Waterville made different claims — Orlandi
A former Managing Director of Waterville Holdings Limited, Mr Andrea Orlandi, Wednesday told the Fast Track High Court that Alfred Agbesi Woyome, a businessman, made a distinct claim from those he made following the abrogation of a contract his company had with the government of Ghana.
The contract was in relation to the rehabilitation and reconstruction of the Ohene Djan, the Baba Yara and the El-Wak Sports stadia.
Mr Orlandi explained that while he made claims for works including the clearing of sites and procurement of materials, Woyome made further claims for financial engineering against the government of Ghana.
Mr Orlandi, the seventh prosecution witness, was answering questions during cross-examination by Mr Osafo Buabeng, counsel for Mr Woyome.
He admitted that on February 3, 2010 there was a meeting among the Attorney-General, Waterville and Woyome shortly after the termination of the contract.
He said during the meeting, the Attorney-General asked them to provide documentation on their claims, which they did.
It was after the meeting that the A-G said he understood their positions.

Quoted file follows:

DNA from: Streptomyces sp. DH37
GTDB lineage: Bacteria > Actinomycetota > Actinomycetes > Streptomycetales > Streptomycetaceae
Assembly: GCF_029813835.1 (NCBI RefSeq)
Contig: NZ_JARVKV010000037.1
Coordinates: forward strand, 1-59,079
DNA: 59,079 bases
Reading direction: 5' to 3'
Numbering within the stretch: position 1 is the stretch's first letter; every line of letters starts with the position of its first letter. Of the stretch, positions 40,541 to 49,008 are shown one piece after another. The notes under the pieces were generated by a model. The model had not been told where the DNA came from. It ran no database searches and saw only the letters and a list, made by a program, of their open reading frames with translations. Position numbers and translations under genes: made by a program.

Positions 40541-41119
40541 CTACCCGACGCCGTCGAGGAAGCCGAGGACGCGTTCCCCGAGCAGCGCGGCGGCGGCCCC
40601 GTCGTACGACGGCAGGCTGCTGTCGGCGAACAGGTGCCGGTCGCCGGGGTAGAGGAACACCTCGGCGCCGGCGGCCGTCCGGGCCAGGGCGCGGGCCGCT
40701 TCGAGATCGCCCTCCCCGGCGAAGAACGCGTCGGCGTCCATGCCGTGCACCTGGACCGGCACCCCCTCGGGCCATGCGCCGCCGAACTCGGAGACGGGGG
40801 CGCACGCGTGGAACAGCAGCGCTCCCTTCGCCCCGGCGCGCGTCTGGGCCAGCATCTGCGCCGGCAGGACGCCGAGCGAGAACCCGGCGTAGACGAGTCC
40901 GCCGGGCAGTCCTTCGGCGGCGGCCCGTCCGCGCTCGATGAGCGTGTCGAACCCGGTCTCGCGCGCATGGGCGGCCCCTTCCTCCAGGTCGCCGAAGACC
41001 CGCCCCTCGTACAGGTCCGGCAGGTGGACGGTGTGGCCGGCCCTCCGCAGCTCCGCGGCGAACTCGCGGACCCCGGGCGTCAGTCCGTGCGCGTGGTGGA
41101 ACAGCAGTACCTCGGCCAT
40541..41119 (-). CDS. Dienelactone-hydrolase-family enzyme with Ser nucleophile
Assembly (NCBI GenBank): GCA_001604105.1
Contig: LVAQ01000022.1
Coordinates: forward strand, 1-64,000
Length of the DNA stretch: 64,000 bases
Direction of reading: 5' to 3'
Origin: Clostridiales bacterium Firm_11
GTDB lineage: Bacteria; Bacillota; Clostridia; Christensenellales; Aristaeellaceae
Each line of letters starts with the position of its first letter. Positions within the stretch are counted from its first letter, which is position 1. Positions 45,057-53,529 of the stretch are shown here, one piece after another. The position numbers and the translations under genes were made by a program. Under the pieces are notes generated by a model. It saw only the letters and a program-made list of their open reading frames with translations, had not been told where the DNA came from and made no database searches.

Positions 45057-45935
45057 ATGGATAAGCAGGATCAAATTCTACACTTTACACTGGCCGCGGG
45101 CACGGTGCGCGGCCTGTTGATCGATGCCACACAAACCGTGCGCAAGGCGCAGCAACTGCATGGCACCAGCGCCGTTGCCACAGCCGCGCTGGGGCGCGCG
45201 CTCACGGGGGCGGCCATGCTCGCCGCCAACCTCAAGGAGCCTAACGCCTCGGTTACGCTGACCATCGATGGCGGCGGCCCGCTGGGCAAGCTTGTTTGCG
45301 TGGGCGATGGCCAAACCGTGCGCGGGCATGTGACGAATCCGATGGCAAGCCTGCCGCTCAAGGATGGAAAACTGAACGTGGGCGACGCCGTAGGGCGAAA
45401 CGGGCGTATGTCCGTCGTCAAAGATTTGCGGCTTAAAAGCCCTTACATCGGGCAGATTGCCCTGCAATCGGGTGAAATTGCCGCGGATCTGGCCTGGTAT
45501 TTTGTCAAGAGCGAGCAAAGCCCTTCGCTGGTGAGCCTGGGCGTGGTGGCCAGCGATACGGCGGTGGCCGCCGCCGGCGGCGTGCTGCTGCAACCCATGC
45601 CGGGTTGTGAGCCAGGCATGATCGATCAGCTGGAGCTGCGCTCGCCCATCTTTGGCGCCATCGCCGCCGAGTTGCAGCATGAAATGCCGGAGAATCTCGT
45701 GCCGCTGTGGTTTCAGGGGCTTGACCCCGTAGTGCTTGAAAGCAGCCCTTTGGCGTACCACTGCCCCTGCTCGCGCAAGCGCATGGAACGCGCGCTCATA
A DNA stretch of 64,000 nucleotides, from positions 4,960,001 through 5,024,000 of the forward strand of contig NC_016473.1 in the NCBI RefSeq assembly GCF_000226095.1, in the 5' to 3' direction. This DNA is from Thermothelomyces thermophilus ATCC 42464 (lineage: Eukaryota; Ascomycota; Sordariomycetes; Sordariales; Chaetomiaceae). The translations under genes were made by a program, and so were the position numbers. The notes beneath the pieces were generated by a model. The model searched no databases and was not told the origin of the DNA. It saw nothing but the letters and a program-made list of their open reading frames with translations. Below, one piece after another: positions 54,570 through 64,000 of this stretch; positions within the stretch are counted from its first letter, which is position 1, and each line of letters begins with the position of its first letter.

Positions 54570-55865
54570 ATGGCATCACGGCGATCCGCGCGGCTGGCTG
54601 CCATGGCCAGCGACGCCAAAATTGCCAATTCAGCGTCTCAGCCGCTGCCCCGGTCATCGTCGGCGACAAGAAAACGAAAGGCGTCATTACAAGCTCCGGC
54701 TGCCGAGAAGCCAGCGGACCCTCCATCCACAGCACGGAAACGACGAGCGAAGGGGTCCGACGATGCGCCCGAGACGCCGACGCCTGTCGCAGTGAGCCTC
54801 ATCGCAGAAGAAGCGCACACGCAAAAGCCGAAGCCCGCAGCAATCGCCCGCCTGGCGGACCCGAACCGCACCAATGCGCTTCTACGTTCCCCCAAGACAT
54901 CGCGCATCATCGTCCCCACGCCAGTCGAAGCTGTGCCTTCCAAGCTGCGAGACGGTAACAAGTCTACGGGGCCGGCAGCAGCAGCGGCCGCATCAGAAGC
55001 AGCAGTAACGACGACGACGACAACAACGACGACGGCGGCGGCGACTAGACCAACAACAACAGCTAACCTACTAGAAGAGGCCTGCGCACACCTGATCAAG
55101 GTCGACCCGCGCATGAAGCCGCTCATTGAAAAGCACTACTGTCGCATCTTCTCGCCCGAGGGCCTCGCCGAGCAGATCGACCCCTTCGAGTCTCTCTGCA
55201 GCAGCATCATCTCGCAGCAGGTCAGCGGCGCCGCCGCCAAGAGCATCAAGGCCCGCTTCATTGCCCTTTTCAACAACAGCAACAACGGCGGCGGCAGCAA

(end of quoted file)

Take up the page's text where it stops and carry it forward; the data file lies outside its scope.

He also admitted writing a letter dated April 20, 2010 confirming Woyome’s claim. The letter was subsequently tendered in evidence.
Earlier, Mr Orlandi had told the court in his evidence-in-chief that after the government of Ghana had terminated Waterville’s contract in August 2006, the company did not accept the termination unless it was paid for the works it had done in Accra and Kumasi.
Led in evidence by a Chief State Attorney, Ms Cynthia Lamptey, he said the company was subsequently paid 25 million euros in 2011 for the work it did.
On November 25, 2006, he said, Waterville terminated a contract it had with M-Power Pack and paid that company 3.6 million euros.
When asked whether or not Waterville owed M-Power Pack, witness responded in the negative.
The case was adjourned to May 8, 2013.
The court was presided over by Mr Justice John Ajet–Nasam.
Woyome has been charged with two counts of wilfully causing financial loss to the state and defrauding by false pretence for allegedly putting in false representation to claim GH¢51.2 million from the government through a default judgement.
He has, however, pleaded not guilty to the charges and is currently on a GH¢20 million bail.
Six prosecution witnesses who have so far testified in the matter are a Deputy Head of the Legal Department of the Ministry of Finance and Economic Planning (MOFEP), Mrs Mangowa Ghanney; a former Minister of Finance, Mr Yaw Osafo-Maafo, and a former Deputy Minister of Finance, Mr Kwaku Agyemang-Manu.
The others are Ms Yvonne Quansah of the Financial Sector Division of MOFEP; Mr Lionel Vanlare Dosoo, a former Deputy Governor of the Bank of Ghana, and the Director of Legal Affairs at the Public Procurement Authority (PPA), Mrs Lesley Duodu.
Source: Daily Graphic